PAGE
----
Figure 19: Volumetric renderings of OAS1 0457 MR1 mpr n3 anon sbj 111 data set using antsSurf.

5

ANTs-based studies

We’ve performed several types of applied studies with ANTs. Some of my favorite include our recent work on eigenanatomy eigenanatomy-gs, eigenanatomy-pubmed and sccan sccan-gs, sccan-pubmed as well as a recent large-scale comparison with Freesurfer (if interested, google it). These all use open source tools that are freely available via ANTs and/or ANTsR. We are also currently validating significant resources for processing BOLD and ASL functional MRI. 5.1

Brain mapping in the presence of lesions

Many cases violate the basic assumption of a one-to-one mapping from a template image to a target image. Brain lesions caused by stroke or traumatic brain injury are a common instance of this. The ANTs toolkit handles this situation by a constrained cost-function masking approach. In short, the mapping within an excluded region (as determined by an inclusive mask) is determined by the solution outside of the region. To achieve this with ANTs, one would use a call similar to this http://stnava.github.io/BasicBrainMapping/. The additional parameter needed for this approach is the -x mask.nii.gz which is the mask defined in the “fixed” (or individual) image space. Mask values above 0.5 are considered non-outlier or non-lesioned regions. The labeling may be performed with ITK-SNAP. Figure 20 illustrates the approach. Once the ANTs mapping is solved, one is able to estimate the location of the lesion in the template space by mapping the inverse lesion mask to the template. To take the negative image of the inclusive mask and warp the mask to the template : ImageMath 3 lesionmask.nii.gz Neg inclusivemask.nii.gz antsApplyTransforms -d 3 -i lesionmask.nii.gz -o lesiontotemplate.nii.gz -r template.nii.gz -t [output0GenericAffine.mat,1] -t output1InverseWarp.nii.gz There are several examples of this approach in the literature: http://www.ncbi.nlm.nih.gov/pubmed/?term=coslett+kim+injury or relevant google-scholar search. See also: http://www.ncrrn.org/papers/methodology papers/sp norm kim.pdf.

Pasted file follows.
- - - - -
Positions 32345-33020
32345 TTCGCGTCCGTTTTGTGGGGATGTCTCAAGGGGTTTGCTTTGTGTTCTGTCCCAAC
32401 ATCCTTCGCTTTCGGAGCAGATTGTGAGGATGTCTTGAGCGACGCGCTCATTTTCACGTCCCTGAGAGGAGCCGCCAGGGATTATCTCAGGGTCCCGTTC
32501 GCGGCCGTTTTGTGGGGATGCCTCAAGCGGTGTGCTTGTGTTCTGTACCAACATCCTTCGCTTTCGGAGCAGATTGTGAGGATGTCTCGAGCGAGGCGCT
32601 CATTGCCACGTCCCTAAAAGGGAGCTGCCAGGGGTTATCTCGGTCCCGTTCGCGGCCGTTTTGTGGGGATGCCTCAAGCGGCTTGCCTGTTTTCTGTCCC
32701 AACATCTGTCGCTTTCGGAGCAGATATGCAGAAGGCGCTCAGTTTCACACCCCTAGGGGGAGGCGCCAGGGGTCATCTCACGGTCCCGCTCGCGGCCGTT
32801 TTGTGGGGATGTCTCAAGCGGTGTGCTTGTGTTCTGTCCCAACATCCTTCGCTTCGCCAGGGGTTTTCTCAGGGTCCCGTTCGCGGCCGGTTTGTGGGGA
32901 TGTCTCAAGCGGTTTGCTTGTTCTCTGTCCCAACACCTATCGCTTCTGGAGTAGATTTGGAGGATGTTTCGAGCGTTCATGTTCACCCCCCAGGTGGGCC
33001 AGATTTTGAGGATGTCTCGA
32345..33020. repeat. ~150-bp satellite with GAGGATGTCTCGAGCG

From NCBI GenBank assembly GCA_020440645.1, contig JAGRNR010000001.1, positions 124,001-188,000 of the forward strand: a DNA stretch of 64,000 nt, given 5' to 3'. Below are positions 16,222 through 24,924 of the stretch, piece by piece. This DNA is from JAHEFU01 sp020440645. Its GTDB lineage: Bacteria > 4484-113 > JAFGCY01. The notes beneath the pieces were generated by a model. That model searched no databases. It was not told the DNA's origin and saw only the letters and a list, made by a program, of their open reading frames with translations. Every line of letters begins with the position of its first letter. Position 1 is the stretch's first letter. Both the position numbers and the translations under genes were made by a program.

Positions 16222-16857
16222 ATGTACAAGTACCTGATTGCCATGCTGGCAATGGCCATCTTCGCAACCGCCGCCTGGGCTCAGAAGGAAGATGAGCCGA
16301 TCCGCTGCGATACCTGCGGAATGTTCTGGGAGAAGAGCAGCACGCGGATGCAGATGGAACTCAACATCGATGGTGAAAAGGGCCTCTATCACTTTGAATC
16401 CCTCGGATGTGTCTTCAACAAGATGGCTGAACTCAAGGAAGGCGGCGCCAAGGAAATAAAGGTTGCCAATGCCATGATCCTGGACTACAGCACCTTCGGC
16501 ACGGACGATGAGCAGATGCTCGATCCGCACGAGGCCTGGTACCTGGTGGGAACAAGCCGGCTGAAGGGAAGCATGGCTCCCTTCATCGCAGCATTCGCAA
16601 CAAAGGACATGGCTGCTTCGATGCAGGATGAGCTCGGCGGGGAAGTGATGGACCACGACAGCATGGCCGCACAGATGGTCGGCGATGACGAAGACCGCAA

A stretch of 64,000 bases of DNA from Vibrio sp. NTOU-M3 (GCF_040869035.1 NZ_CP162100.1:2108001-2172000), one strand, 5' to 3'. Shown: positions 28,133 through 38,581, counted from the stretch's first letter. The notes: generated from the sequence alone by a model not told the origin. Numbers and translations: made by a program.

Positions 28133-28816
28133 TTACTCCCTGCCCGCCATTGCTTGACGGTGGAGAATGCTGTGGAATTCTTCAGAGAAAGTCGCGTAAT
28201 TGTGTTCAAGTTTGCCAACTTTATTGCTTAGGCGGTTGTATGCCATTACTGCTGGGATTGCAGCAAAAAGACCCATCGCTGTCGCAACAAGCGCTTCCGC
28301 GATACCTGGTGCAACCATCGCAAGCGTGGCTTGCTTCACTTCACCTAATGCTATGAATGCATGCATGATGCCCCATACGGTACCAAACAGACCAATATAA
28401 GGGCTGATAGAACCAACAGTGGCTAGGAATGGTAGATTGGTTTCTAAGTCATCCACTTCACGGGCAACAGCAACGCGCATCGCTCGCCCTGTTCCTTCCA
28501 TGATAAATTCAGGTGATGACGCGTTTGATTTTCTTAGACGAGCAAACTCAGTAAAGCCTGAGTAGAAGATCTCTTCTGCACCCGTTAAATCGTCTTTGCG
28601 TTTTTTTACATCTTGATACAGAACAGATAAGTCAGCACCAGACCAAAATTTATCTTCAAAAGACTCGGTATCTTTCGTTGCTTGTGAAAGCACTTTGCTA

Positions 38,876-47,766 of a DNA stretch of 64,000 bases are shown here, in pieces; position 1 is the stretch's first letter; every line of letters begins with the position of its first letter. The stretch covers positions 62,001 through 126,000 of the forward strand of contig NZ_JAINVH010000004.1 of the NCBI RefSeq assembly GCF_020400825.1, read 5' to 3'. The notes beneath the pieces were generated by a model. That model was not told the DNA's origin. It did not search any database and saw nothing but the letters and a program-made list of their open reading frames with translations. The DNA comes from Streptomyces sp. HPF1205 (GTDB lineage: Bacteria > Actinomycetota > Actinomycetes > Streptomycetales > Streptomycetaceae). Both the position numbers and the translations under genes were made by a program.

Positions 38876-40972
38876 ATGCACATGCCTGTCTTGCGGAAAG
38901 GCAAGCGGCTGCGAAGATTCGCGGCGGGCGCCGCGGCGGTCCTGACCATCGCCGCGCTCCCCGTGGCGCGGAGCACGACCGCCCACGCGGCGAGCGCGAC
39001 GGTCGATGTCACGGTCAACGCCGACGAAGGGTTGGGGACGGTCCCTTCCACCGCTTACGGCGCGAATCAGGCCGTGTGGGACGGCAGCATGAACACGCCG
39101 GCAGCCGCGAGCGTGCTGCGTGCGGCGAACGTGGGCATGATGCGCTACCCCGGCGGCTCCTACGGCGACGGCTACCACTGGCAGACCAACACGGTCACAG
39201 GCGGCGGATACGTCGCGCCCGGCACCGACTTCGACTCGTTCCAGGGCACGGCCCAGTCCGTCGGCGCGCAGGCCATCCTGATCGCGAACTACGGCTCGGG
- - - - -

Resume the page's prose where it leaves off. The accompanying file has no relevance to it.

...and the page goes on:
5.1

Brain mapping in the presence of lesions

(a)

33

(b)

(c)

Figure 20: Here, we see a semi-automated approach for lesion analysis based on diffeomorphic normalization. The user outlines the lesion site in the subject space, as shown in (a). Diffeomorphic mapping is then used to deform the subject image in (a) into the space of the reference template. The deformed subject is shown in panel (b). Panel (c) shows the reference template space with the estimated position of the subject’s lesion overlaid on the healthy tissue of the template. This approach enables one to compare the subject image against prior information stored in the template space such as anatomical labels or statistics on the appearance of lesioned and/or normal tissue.


5.2

Statistical mapping with ANTs: Morphometry, function, jacobian, thickness

5.2

Statistical mapping with ANTs: Morphometry, function, jacobian, thickness